COP27 ends with establishment of loss and damage fund but...

Climate activists, from left, Luisa Neubauer, of Germany, and Patience Nabukalu, of Uganda, hold signs with other youth activists in Sharm el-Sheikh, Egypt. [AP Photo]

COP27 has ended with a landmark deal that will see the establishment of a loss and damage fund

Parties at the United Nations Framework Convention on Climate Change Conference of the Parties (COP27) agreed early Sunday morning after extended climate talks in Sharma El-Sheikh, Egypt. 

This is good news for countries like Kenya that have been affected by the effects of climate change

While it is a good step, the details are yet to be agreed upon as costs from extreme weather soar to over $200 billion annually.

There is no clarity on the terms of the funding arrangements. A reassessment of which countries pay and which receive will be a major issue in COP28. 

The new fund will see developed countries contribute to a global fund to save lives and livelihoods from climate change-related disasters.

The agreement saw Parties recommit to keeping the 1.5°C target for global temperature rise intact and significant progress made across the board on climate issues.

Tough negotiations 

The agreement followed negotiations that ran into extra time and saw the Presidency and Parties locked in detailed discussions around the clock.

“Despite the difficulties and challenges of our times, the divergence of views, level of ambition or apprehension, we remain committed to the fight against climate change,”  said COP27 President Sameh Shoukry at the closing ceremony on Sunday 20 November, in Sharma El-Sheikh Egypt. 

Maisa Rojas, minister of environment of Chile, left, and Germany's climate envoy Jennifer Morgan talk ahead of a closing plenary session at the COP27 U.N. Climate Summit in Sharm el-Sheikh, Egypt. [AP Photo]

Little to address causes of global warming 

While it is good news parties have agreed to establish a loss and damage fund, the talks did little to address the causes of global warming. 

The scale of influence of the fossil-fuel industry and its supporting states was on full display with further weakening of language excluding fossil fuels.

The “balance” of this COP was between (i) desires of the developed world to see greater mitigation ambition and to expand the list of who is responsible for paying for climate action and (ii) the developing world’s demands for recognition and support in the face of escalating climate impacts. 

A lot of compromises were made and the baseline of emissions reductions achieved in Glasgow was barely protected. 

 New language including “low emissions” energy alongside renewables as the energy sources of the future is a significant loophole, as the undefined term could be used to justify new fossil fuel development against the clear guidance of the IPCC and IEA.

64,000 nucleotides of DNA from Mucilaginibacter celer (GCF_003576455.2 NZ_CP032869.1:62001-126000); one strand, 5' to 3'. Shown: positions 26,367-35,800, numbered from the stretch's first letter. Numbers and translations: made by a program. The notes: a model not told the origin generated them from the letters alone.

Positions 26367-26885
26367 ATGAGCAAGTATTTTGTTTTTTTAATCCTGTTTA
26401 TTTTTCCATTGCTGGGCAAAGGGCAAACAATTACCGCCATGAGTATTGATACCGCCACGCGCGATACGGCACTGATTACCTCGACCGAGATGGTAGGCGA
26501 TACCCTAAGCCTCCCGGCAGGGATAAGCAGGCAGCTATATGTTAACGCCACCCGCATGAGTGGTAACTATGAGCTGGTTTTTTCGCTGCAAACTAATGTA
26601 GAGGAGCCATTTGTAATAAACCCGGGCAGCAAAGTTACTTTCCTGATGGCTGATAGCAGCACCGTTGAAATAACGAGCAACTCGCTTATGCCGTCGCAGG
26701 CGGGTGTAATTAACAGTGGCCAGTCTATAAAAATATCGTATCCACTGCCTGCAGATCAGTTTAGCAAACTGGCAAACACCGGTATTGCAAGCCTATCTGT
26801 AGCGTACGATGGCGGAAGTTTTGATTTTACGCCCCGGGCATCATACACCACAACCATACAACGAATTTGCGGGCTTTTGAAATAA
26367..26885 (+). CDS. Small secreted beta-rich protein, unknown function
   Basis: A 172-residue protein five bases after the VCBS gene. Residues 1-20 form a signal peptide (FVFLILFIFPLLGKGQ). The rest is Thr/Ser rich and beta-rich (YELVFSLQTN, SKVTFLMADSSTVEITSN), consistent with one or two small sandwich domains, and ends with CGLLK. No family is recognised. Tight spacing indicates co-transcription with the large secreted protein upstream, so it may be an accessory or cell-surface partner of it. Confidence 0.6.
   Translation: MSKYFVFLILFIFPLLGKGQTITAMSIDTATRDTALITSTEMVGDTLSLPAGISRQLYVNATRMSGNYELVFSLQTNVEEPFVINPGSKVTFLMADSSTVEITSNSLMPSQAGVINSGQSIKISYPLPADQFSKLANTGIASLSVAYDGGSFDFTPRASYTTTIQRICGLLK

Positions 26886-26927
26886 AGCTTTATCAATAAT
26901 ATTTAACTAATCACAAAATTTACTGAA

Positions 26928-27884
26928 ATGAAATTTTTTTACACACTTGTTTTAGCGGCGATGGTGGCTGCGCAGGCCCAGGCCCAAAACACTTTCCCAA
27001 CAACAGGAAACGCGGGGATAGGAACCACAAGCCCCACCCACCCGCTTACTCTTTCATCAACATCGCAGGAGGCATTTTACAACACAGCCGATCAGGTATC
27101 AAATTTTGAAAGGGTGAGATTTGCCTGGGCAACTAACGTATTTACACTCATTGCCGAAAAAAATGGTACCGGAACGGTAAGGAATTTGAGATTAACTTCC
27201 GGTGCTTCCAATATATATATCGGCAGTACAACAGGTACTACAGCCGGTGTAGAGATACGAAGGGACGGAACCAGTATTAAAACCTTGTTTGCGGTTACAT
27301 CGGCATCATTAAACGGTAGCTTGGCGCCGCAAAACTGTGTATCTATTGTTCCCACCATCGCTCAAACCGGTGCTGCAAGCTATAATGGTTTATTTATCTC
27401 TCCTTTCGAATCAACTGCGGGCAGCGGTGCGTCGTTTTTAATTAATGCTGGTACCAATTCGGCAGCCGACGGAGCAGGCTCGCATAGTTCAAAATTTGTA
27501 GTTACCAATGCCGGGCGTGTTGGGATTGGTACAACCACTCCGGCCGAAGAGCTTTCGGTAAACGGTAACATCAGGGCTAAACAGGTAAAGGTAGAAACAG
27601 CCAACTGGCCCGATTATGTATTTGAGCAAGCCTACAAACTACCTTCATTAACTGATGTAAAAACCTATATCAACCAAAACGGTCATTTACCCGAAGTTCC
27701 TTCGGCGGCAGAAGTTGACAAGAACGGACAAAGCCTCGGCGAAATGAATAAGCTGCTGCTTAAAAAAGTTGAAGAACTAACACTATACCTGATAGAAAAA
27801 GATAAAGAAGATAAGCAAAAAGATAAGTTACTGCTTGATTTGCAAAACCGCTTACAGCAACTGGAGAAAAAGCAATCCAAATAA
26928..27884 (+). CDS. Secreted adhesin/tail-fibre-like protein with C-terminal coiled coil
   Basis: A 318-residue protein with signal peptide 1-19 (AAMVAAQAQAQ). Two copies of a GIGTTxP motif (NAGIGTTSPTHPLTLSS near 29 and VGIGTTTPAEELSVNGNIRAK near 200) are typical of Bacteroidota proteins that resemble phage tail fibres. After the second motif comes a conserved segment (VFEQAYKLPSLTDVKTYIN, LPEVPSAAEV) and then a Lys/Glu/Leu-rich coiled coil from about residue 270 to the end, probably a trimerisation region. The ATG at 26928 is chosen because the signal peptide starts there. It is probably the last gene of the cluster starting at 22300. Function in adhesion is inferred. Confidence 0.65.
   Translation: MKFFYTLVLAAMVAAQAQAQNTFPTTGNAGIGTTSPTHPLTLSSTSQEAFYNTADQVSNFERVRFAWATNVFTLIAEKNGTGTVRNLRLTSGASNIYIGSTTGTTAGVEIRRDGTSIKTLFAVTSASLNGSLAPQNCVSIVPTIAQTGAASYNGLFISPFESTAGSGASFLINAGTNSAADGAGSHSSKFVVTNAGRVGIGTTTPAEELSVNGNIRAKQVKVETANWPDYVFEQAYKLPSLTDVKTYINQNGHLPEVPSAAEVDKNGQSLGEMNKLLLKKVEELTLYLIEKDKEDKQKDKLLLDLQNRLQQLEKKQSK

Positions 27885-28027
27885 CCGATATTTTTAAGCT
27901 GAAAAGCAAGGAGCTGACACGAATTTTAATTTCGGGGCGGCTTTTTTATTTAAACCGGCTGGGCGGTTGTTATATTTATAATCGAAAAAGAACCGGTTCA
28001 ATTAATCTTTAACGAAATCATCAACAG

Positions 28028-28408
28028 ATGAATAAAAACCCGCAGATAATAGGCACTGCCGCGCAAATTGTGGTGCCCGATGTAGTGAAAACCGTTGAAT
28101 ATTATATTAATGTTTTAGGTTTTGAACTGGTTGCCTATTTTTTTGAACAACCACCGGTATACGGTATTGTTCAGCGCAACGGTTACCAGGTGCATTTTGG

In the dying hours of COP27,the deal was weakened with the 1.5C target relegated to the section on Science, whereas in Glasgow it sat alongside the solutions to the climate crisis in the Mitigation section.

Countries failed to agree to a phasedown of all fossil fuels, building on a call to phasedown coal at COP26 in Glasgow. Perhaps this was no surprise: the presence of the oil, gas and big agriculture industries hung heavy over these talks, with 600+ lobbyists at the summit and a stream of gas deals struck on the sidelines. 

This failure to move on emissions occurred even though the world has experienced politics-altering climate impacts such as flooding in Pakistan, Nigeria and Australia and drought in the US will mean support structures like the loss and damage fund have to work even harder. 

1.5C was referenced in the deal, but only recognition of the goal. Pathways and plans to actually achieve it were absent. Holding warming to this limit will reduce the suffering of much of the world - what matters is real, rapid emissions cuts. We need leaders to break from the fossil-fuel industry once and for all. 

Xie Zhenhua, China's special envoy for climate, left, and Sherry Rehman, minister of climate change for Pakistan, pose for photos in Sharm el-Sheikh, Egypt. [AP Photo]

Mitigation and  1.5C

The cover decision - lists transitioning renewables -  and low-emissions energy systems - as a way to solve the current energy crisis but there is no similar advance on the fossil fuels side, which leaves things where they were in Glasgow, with an unabated coal phase down.

Climate plans: The ask for counties to toughen up their climate plans before COP28 is also soft.

1.5C: commitment to the limit was reaffirmed in the cover decision and elsewhere but actions agreed at COP27 to get on to the pathway were missing. The time to do so is growing perilously short. While references to 1.5 in the final text are welcome, it's only recognition and there is no detail on how it will be achieved. What matters is real cuts made in the real world. We need leaders to break from the fossil-fuel industry.

The Mitigation Work Program: is intended to cut emissions before 2030. In a positive development, the program will extend til 2030 but it cannot agree on new targets nor can the work be linked to Glasgow pledges.

Article 6 - Carbon markets 

The Article 6 deal is neither conclusive nor good. But crucially, it’s out of step with reality.

The deal encourages secrecy, backtracks on protecting the rights of Indigenous Peoples, and could allow the carbon benefits of some credits to be counted multiple times over.

Continued work next year will be against the backdrop of increased scrutiny, growing scepticism around poor quality offsets, and the looming threat of tighter regulation.

The Standard
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